Teacher of the Year, and NC Encore Award recipient; all this in my first year. I facilitated life

through music for my students, many of whom experienced identical upbringings as me. What

a blessing to take the hard-knock lessons of my life, to be proof-positive to my students of what

they could become if they were determined to become more than their circumstances. After 3

years of much success, I decided to become the first person in my family to pursue a Masters

degree.

I was accepted to The George Washington University’s Graduate School of Political

Management. While in school, I was also the principal horn for the GWU Wind Ensemble and

Orchestra and was elected to the Student Body Senate, providing a forceful voice for graduate

students. I worked concurrently full time for U.S. Congressman G. K. Butterfield (D-NC). I

currently am the Director of Scheduling for Congressman Conor Lamb (D-PA).

Now what – The individuals and experiences of my life have steered me to a trajectory of

service.

In this service, I have relied on my own story; proof-positive that if you want more, get up and

do more. If you want better, go out and be better. You are not your current circumstances. And

along the way of life’s journey, you will face obstacles. But with education and experience(s),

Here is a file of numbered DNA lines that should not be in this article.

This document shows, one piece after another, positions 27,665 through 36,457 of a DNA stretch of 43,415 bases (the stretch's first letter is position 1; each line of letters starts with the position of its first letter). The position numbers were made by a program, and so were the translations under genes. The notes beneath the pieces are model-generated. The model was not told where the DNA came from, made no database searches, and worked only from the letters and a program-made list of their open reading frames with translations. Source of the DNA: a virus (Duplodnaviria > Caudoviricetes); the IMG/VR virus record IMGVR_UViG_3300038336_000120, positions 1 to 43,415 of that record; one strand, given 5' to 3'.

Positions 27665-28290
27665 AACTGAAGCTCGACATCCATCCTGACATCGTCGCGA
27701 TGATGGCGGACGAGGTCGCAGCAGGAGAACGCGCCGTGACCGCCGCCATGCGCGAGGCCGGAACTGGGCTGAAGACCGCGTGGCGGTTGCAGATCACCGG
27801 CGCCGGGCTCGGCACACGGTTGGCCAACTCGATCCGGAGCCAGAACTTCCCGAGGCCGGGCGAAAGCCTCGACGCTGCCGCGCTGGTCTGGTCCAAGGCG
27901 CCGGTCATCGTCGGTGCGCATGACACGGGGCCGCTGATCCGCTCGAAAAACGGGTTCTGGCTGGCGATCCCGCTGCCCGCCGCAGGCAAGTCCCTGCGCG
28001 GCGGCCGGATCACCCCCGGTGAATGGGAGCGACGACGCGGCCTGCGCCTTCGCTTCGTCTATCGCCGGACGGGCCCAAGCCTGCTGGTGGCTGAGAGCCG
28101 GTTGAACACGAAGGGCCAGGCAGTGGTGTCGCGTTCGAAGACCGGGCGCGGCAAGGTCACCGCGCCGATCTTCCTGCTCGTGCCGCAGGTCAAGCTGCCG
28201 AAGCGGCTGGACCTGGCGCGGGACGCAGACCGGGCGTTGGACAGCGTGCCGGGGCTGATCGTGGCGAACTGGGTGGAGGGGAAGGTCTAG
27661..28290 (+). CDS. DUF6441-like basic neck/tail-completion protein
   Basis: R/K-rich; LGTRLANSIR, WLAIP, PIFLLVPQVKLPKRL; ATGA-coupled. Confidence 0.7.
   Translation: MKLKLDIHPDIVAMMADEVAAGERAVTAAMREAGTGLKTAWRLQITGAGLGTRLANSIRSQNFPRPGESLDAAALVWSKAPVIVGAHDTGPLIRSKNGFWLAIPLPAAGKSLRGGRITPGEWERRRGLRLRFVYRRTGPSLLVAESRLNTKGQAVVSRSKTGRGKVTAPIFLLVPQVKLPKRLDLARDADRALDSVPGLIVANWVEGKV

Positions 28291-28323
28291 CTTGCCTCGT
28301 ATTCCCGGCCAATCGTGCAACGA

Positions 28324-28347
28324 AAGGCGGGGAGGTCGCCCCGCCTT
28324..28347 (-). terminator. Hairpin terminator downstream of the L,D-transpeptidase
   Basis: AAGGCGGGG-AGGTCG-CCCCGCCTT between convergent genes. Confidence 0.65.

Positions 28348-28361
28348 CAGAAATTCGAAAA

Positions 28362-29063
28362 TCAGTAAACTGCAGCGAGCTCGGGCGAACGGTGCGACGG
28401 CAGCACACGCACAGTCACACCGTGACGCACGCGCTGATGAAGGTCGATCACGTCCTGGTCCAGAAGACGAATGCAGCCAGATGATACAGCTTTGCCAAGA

you are equipped to take the stumbling blocks that were meant to trip you up and make them

the stepping stones that lift you up.

I appreciate my humble roots; my meager beginnings. I’ve had a scenic route of life and

experiences. And I am motivated by a desire to serve. As far as what’s next for me, I believe

elected political office is one of the sincerest forms of public service. I envision getting involved

politically. Stay tuned. You may see me on a ballot sooner rather than later. After all, I am from

a small town with big hopes.

Written by: Tremayne Smith

Kind Hearts and Community

My name is Bernadette Cutlip, but all my family and friends call me Bernie. I was born in

Dayton, Ohio to parents that were raised in the Appalachia region. We moved to the suburbs of

Indianapolis, Indiana when I was 5 years old. My younger childhood memories are of close

neighborhood friends and all the fun activities that revolve around living near a large city. We

made many trips back and forth to Southeastern Ohio for visits with grandparents, aunts, uncles

and cousins, but for me, Indianapolis was home. Southeastern Ohio was merely a great place

to visit. That was until my father bought a farm in Jackson County and moved the family. It was